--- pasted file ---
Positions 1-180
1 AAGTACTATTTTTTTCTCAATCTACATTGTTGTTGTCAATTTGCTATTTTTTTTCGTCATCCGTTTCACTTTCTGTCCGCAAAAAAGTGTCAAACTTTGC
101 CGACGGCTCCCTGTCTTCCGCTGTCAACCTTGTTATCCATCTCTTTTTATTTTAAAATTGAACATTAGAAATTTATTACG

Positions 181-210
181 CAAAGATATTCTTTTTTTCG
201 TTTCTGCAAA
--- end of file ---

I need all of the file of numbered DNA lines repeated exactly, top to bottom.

Positions 1-180
1 AAGTACTATTTTTTTCTCAATCTACATTGTTGTTGTCAATTTGCTATTTTTTTTCGTCATCCGTTTCACTTTCTGTCCGCAAAAAAGTGTCAAACTTTGC
101 CGACGGCTCCCTGTCTTCCGCTGTCAACCTTGTTATCCATCTCTTTTTATTTTAAAATTGAACATTAGAAATTTATTACG

Positions 181-210
181 CAAAGATATTCTTTTTTTCG
201 TTTCTGCAAA